The Czech bus transporter wanted license for operating a bus line on the Bratislava-Nitra-Banska Bystrica route, RegioJet owner Radim Jančura said.
“We view it as a huge victory that the Transport Ministry has acknowledged our complaint 100 percent,” Jančura added, as quoted by the TASR newswire, at a press conference on February 10.
RegioJet turned to the Transport Ministry with a complaint after Bratislava Region headed by governor Pavol Frešo in late 2014 refused to provide a licence to RegioJet, pointing to the disagreement of the Nitra regional authorities headed by governor Milan Belica and the Nitra local authorities headed by mayor Jozef Dvonč. Belica and Dvonc claimed that it was not possible to let further buses use Nitra bus station during upcoming two-year reconstruction works.
Jančura then placed billboards in these two regions, accusing Frešo, Belica and Dvonč of corruption. RegioJet was eventually given the licence, nevertheless, thanks to the intervention of Banská Bystrica regional governor Marian Kotleba, and began operating the route as of February 2 with 14 connections daily from Bratislava to Nitra and back, and seven connections from Bratislava to Banská Bystrica and back.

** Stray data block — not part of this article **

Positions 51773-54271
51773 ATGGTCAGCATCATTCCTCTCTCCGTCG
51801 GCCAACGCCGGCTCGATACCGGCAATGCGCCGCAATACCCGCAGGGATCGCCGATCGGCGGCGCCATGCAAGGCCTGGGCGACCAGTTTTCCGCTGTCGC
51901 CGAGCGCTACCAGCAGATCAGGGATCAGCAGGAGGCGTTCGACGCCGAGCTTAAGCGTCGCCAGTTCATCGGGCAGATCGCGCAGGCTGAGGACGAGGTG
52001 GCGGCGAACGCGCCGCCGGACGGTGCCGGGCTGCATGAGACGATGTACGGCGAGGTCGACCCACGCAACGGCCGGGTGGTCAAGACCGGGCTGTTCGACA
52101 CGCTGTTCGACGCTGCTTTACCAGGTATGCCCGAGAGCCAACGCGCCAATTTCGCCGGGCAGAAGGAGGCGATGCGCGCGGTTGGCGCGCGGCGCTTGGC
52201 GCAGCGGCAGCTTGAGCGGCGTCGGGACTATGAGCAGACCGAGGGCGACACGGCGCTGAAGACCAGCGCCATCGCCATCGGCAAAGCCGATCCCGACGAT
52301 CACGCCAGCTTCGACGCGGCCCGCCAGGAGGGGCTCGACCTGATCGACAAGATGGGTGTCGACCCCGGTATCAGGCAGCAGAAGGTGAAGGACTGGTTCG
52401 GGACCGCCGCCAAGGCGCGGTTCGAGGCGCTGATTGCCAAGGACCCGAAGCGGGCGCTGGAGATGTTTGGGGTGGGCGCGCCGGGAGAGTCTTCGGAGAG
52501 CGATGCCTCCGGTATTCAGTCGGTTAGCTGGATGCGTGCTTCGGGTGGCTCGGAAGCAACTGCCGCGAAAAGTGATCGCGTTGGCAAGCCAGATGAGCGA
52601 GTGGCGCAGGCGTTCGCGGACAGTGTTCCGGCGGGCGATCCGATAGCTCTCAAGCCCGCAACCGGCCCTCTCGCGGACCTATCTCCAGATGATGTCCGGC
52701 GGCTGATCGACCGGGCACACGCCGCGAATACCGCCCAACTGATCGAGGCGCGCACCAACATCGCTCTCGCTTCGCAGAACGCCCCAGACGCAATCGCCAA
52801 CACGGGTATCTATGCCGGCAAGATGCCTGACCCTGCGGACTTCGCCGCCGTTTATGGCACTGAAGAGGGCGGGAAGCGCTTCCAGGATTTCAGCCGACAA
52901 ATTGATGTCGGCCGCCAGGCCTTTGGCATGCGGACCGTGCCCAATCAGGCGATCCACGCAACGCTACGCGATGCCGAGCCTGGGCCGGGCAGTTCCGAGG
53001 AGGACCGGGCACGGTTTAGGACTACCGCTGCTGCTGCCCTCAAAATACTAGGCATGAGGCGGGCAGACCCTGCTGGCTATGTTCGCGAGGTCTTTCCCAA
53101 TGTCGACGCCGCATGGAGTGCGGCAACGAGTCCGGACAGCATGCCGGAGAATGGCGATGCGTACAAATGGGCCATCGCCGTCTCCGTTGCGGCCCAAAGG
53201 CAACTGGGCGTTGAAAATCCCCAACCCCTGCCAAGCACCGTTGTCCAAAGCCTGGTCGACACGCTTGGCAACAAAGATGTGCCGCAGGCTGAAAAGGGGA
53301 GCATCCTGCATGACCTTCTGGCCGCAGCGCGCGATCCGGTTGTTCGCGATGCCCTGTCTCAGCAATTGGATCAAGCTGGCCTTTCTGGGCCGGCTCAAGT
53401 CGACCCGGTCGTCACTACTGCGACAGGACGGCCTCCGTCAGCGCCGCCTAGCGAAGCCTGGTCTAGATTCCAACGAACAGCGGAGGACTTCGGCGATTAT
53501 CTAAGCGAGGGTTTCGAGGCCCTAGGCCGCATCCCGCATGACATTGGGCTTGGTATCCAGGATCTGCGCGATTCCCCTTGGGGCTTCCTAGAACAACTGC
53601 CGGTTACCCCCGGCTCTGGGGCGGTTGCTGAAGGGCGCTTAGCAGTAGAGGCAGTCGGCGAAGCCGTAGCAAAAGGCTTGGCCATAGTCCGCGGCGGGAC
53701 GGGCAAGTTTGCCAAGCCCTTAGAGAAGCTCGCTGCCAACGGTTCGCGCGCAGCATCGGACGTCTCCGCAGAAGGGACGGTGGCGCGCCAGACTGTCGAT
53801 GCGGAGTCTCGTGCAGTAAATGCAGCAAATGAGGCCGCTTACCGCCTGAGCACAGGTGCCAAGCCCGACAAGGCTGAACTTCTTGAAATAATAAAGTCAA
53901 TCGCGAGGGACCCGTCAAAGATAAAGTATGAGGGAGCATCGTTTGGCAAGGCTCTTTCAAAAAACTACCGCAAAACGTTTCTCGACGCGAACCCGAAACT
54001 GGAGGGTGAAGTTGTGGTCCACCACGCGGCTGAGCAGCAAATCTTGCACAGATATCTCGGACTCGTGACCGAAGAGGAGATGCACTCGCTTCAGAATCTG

“We’re clear winners in the dispute with governors Belica and Frešo and mayor Dvonč,” Jančura said, according to TASR. “They’ve violated Slovak laws, they’ve obviously acted in a cronyist manner, going against the public interest and the interests of their people. Therefore, I call on them to leave the public arena,” he added, setting a deadline of February 14 for this. If they do not resign, he said that he was ready to use all means available to hold them accountable in political and criminal terms.
The plenary session of parliament refused on February 10 all three draft amendments to the law on road transport filed by the opposition. The bills were aimed at changing the conditions for issuing licenses to operators of long-distance bus transport, the SITA newswire wrote.
Opposition MP Miroslav Beblavý (independent) proposed that the operator should be entitled to get a license after having fulfilled the set conditions. As the things stand now, self-governing regions may, but are not required to, give the license. The draft bill also wanted to omit the criteria giving the regions and cities the authority to act and rule subjectively.
Independent MP Martin Chren wanted to push through into the law on road transport for the granting of licenses to become automatic – but only for operators who pledge not to ask for subsidy form the regions, cities or state for the operation of the bus line.
That proposal was scrapped by the Smer-dominated parliament as well. The substantial change was aimed at precisely stipulating when the license will not be granted, while in all other cases, operators will be entitled to it.
11. Feb 2015 at 9:00 | Compiled by Spectator staff